"Your moral compass is broken." Opposing Northern Ireland's anti-gay 'conscience clause'

Excerpt of speech given by Amnesty International's Patrick Corrigan at a rally at Belfast City Hall on Saturday 31 January, against a "conscience clause" Bill proposed in the Northern Ireland Assembly:

“What is proposed is not a conscience clause, it is a discrimination clause.

This is not about freedom of religion, this is about the freedom to treat a section of our population as second class citizens.

This law is not welcome and it is not needed. The law already strikes a fair balance between the human right to freedom of religion and the human right not to suffer discrimination.  

Amnesty International will stand up for the right to freedom of religious expression here, just as we do around the world where that right is threatened or where religious minorities are persecuted.

But equally, and just as surely, we will stand up for the human right to be free from religion where some people want their religious beliefs to provide a legal licence to discriminate against other people.

Having strongly held religious beliefs does not privilege you to discriminate against others.

And those who would have the law enshrine discrimination on this basis must understand that principle.

What sort of society do they think we want? What sort of people do they think we are? 

Do they think we would stand idly by while we, our friends, our neighbours, our brothers and sisters are treated like second class citizens?

Don’t they realise that we will oppose this, just as we oppose other attempts to tell gay citizens that they are not equal members of this society, entitled to the same rights – the same rights, no more and no less - as everyone else.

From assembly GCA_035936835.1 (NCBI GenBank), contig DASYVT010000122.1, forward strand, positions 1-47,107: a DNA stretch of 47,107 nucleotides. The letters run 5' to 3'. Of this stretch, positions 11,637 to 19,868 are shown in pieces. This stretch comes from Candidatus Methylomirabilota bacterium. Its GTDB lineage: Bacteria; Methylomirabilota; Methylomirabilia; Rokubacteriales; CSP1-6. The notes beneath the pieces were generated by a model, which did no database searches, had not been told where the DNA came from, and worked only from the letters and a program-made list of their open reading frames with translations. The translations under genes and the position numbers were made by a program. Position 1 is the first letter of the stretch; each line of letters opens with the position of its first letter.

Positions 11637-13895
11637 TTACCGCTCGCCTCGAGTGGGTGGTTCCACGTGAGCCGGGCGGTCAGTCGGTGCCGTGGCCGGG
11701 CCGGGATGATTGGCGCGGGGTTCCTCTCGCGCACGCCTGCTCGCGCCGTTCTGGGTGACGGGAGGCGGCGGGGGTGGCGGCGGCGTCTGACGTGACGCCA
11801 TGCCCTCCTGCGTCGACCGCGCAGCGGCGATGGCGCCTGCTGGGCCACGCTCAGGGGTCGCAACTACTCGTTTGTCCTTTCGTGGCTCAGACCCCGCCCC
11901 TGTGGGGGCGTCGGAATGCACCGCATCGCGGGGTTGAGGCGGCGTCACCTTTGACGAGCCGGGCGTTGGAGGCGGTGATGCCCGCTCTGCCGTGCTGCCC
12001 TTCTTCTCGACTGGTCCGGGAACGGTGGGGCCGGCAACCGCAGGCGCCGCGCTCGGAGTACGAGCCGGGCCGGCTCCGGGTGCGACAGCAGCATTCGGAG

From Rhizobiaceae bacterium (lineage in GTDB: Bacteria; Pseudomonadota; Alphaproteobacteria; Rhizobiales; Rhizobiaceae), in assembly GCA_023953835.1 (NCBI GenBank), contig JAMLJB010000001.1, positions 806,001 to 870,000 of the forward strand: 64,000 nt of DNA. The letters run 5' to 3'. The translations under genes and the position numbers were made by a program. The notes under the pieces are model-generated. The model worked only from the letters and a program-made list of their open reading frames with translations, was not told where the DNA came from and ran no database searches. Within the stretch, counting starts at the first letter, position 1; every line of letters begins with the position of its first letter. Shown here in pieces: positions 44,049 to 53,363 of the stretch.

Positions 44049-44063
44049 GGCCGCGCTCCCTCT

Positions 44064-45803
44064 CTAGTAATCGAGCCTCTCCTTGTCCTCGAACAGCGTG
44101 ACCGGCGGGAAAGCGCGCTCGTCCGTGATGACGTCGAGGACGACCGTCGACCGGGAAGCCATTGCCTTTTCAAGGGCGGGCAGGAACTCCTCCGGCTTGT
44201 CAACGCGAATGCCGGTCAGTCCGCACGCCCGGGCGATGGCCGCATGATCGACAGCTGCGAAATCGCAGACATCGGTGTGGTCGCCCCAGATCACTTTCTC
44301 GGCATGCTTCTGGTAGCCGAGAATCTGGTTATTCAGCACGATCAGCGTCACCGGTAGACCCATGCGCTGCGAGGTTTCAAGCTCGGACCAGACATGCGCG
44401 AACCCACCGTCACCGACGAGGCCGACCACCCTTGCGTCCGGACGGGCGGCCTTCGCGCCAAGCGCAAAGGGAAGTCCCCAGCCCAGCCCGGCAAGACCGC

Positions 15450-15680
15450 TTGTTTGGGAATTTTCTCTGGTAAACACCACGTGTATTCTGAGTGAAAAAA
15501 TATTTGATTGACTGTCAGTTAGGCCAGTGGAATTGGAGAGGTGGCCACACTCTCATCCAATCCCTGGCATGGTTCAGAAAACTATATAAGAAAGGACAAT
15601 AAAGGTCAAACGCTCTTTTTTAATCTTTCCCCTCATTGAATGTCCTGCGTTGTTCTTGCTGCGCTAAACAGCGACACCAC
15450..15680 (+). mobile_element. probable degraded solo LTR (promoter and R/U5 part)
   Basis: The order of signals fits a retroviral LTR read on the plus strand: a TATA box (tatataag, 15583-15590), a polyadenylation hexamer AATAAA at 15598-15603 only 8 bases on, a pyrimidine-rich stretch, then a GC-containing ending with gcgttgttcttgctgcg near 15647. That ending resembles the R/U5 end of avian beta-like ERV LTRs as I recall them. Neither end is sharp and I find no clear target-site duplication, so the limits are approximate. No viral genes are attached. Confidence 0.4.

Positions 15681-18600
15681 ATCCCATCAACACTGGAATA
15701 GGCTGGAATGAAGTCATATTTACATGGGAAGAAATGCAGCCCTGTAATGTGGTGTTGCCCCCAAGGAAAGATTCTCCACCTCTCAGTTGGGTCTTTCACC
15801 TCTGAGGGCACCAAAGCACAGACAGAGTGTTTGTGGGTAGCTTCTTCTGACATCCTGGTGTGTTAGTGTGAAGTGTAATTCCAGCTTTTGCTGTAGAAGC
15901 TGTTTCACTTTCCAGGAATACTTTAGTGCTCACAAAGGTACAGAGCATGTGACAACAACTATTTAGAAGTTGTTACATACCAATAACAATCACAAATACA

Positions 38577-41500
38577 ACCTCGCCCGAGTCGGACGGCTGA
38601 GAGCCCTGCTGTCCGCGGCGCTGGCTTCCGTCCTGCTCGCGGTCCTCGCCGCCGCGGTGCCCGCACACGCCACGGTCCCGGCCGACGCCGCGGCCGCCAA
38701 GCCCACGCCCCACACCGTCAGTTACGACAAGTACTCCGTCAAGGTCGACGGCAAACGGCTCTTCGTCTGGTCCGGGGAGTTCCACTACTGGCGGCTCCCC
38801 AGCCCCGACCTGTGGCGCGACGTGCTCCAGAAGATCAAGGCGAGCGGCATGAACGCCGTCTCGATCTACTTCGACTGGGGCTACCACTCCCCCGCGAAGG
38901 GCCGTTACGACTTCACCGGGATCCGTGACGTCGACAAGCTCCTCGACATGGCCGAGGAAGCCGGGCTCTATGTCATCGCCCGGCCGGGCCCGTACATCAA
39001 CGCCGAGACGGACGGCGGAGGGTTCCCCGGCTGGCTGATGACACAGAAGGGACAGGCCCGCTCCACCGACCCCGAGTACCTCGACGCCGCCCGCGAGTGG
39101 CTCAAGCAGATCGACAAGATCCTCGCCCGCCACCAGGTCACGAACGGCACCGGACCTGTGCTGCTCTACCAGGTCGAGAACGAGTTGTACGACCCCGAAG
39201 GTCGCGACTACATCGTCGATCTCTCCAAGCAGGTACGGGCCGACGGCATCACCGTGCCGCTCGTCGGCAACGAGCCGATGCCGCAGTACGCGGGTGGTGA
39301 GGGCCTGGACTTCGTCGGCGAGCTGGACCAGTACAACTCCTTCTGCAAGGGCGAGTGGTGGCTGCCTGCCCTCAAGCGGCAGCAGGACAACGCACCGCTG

The right to give blood to save the life of their neighbour. 

The right to give an adoptive home to a child in need of care. 

The right to get married to the person they love.

Rather than lending his support to further discrimination, our First Minister should concentrate on eradicating these inequalities. 

Indeed, he should concentrate on publishing the long overdue sexual orientation strategy, which might actually tackle the problem of homophobia in our midst.

I was always taught that you should love your neighbour as yourself and treat others as you would want to be treated.

That is at the core of my understanding of equality and my understanding of morality.

I say to those behind this law: if the code by which you live your life tells you that it is OK to treat some people as inferior, then you need to take a good, hard look at yourself. 

Your moral compass is broken."

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Our blogs are written by Amnesty International staff, volunteers and other interested individuals, to encourage debate around human rights issues. They do not necessarily represent the views of Amnesty International.
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